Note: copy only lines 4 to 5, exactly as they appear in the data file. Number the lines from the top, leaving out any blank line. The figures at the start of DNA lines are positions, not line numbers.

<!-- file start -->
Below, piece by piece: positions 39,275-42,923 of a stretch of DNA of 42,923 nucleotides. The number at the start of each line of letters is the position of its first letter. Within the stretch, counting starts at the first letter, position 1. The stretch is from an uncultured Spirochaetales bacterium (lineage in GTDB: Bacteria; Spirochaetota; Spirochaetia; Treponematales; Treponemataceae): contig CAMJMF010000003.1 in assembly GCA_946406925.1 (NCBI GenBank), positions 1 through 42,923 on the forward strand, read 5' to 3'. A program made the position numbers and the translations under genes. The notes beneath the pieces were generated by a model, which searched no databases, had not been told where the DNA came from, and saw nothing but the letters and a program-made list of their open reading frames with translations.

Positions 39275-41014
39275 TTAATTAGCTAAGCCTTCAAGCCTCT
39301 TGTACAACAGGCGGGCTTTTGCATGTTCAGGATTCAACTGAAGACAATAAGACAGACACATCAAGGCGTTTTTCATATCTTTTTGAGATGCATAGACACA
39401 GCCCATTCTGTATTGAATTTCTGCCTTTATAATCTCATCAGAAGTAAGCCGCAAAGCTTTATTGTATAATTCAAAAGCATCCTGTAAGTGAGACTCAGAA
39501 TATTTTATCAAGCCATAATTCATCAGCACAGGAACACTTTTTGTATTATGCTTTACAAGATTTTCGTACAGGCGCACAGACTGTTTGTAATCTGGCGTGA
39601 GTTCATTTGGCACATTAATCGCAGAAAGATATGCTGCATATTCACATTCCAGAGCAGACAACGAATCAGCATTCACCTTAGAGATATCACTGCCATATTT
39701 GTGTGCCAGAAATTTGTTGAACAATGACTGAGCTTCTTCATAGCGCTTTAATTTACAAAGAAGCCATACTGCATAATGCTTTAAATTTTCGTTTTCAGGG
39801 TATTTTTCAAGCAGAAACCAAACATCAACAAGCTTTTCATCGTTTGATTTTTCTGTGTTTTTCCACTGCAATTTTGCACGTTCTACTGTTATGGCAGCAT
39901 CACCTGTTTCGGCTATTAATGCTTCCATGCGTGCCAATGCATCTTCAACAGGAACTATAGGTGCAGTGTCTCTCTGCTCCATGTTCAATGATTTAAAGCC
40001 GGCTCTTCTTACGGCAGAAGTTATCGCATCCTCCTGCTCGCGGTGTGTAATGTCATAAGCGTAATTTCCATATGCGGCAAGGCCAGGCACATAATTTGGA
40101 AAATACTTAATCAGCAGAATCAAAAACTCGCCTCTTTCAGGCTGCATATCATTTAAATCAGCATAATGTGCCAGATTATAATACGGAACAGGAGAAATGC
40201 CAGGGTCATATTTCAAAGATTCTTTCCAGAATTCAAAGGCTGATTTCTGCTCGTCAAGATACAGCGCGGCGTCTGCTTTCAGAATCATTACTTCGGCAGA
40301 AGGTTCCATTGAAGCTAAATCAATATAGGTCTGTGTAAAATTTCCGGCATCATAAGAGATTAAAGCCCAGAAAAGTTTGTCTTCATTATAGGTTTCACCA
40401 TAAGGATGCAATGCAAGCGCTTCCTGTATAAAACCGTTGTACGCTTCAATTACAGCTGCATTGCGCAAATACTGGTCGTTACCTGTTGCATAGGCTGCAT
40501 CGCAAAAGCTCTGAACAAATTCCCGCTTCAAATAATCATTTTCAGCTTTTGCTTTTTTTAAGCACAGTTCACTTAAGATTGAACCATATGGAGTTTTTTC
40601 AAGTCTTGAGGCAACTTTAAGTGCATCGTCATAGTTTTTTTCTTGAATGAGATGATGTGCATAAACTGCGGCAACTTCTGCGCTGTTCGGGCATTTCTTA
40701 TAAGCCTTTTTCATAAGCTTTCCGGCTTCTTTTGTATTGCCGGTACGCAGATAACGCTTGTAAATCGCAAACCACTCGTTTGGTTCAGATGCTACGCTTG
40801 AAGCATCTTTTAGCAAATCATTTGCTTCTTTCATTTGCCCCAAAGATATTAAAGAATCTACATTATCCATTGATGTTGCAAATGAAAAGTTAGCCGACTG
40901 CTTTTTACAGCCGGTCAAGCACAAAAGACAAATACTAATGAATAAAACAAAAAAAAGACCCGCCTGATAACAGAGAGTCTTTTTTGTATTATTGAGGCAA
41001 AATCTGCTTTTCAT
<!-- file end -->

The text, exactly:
39301 TGTACAACAGGCGGGCTTTTGCATGTTCAGGATTCAACTGAAGACAATAAGACAGACACATCAAGGCGTTTTTCATATCTTTTTGAGATGCATAGACACA
39401 GCCCATTCTGTATTGAATTTCTGCCTTTATAATCTCATCAGAAGTAAGCCGCAAAGCTTTATTGTATAATTCAAAAGCATCCTGTAAGTGAGACTCAGAA